So what can you do to acknowledge and accept the loss of your loved one?

  1. Do not forget about them. Talk to family and friends about all the happy times you had with them. What really helps is making a scrap book of your favourite memories with the person you lost so that you will always have it close to you. Your tears will start to change to smiles and laughter.
  2. On special days like their birthdays or anniversaries etc, organise some charity in the community on behalf of them. This allows you to celebrate the love and life they lived,  with others that could do with some TLC. When you make others happy, your mindset and heart set changes. The unconscious mind starts to override the sadness of your loss with gratitude and gratefulness.
  3. Distract yourself by keeping busy. Don’t overwork, where you would end up with burning out. Just keep your idle mind busy. Join clubs, that gives you a chance to interact with other people.  Go for coffee catch ups with friends and use your friends as your distractions. But choose friends that would make you laugh and get you to have some fun.
  4. Surround yourself with a new way of thinking. Use the death of your loved one as an important point of reference- the REASON why you should live your life to the fullest.
  5. Every time you feel heart ache or you miss them, stop whatever you are doing and consciously smile- Smiling allows your brain to stimulate serotonin and endorphins that are happy chemicals in your body. I always reminded myself that when my loved ones were living, they loved seeing me smile and hear me laugh, so I will consciously do this so that they can always see me happy from which every spirit world they are in. This was great for re -framing of my thoughts.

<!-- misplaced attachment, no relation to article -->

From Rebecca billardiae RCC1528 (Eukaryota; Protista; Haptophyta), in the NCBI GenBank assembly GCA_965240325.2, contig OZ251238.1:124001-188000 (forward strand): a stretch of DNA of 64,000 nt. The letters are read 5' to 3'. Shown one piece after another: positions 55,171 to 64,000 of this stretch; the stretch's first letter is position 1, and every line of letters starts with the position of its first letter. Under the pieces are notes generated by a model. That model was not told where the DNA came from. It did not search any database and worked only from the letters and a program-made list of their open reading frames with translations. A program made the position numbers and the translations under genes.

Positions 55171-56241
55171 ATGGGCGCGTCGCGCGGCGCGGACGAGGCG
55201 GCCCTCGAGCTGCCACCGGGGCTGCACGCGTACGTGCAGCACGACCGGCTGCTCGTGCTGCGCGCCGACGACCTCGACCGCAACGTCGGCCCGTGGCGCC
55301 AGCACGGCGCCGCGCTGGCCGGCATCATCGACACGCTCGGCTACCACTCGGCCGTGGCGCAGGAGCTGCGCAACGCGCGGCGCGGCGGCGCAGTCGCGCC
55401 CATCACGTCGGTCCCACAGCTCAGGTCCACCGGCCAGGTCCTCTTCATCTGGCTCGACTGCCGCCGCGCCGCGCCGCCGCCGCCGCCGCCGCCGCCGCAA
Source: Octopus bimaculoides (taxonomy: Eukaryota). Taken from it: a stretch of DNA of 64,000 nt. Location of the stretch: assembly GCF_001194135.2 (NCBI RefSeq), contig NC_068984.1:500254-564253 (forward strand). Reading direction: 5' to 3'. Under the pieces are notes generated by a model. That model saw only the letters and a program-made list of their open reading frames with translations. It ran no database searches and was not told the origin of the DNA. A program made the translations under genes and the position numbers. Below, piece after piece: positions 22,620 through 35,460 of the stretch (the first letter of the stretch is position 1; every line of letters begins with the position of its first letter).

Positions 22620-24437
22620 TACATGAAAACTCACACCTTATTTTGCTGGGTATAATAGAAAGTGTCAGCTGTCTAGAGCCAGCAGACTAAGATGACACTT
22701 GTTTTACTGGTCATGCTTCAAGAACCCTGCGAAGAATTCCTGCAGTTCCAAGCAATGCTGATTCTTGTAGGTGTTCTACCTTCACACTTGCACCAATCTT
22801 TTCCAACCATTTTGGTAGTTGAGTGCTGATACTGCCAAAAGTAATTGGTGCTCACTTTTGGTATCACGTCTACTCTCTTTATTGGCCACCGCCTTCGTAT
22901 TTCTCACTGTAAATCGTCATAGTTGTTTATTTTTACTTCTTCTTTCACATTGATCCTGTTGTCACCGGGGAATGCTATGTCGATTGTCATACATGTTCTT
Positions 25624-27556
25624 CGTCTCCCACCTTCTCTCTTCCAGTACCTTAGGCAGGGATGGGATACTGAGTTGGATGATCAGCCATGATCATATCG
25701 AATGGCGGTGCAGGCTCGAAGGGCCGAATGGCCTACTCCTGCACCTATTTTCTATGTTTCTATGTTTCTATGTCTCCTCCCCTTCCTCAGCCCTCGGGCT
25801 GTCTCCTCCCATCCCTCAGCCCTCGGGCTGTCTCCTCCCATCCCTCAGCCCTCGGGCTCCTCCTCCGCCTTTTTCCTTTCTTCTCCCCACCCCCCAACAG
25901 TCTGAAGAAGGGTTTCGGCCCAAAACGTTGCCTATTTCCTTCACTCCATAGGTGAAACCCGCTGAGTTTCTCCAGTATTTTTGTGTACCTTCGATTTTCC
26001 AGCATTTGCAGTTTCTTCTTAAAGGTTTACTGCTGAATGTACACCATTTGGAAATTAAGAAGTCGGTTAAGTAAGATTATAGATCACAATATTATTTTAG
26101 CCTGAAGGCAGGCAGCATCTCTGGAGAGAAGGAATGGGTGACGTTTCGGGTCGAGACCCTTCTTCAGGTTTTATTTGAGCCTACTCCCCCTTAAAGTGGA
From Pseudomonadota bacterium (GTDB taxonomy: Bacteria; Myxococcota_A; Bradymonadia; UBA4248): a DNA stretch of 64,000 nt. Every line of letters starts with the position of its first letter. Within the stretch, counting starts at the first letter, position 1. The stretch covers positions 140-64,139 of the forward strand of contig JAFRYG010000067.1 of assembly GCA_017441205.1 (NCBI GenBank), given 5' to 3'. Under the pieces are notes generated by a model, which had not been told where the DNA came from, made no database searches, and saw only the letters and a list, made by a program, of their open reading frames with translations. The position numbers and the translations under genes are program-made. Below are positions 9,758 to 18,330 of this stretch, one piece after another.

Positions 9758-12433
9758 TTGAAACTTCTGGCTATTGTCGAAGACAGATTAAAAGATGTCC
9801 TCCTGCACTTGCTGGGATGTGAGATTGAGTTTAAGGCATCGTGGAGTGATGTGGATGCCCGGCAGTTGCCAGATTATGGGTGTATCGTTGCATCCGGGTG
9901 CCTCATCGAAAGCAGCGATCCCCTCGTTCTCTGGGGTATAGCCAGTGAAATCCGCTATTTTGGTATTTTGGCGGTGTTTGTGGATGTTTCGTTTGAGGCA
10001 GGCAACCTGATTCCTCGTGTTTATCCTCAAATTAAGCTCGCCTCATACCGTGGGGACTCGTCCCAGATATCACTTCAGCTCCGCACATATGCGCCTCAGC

6. Many people become scared and guilty that they forget little things about the people they have lost. This can be quite overwhelming and can take you back a few steps in your healing. Therefore, watch home videos of them. Videos allow you to remember  their voice, their laughter and also how they looked. It’s a beautiful feeling being able to remind yourself of the happy memories you have experienced with them.
  7. To rewire your sleeping patterns, can be quite a challenge. Many of my bereavement and grieving patients, who I’ve worked with, suffer with sleeping disorders. They either sleep too much during the day and at night they cannot sleep through the night. Hypnosis helps for this. Listen to calm music or sleep inducing recording to allow you to sleep properly again. Start developing your bedtime routines again; no technology an hour before bed, a soothing bath, a warm herbal drink or a book to read.
  8. During the Denial and Enrage stages, you might have started your education and awareness of life after death, You must have read most of the books, thinking that the experiences in these books will help you overcome your loss or makes sense about death. Yes they do help a lot but your acceptance of your loss, is a process your unconscious mind has to go through. It needs to be re programmed on how to live life without your loved ones, anymore.

When you accept something, your unconscious mind makes room for the changes to follow. Peronally, I feel Death is the most challenging aspect of life. How you pick up the pieces will determine the rest of your live. Be strong. Seek professional help to understand and get the right tools to heal quicker. There are others living around you, that need you. But most importantly, your soul needs a happy, healthy body to experience life.

I dedicate this blog to Jess Lydon- a dear friend, who was a strong, brave human being that was taken too soon and also to my cousin Vikesh Maharaj, who is now an angel watching over his loved ones.

Remember the reason you hurt after loss is because you LOVED and you were LOVED. Being loved is the greatest gift. Appreciate it. 

Keep smiling and tapping into your inner strength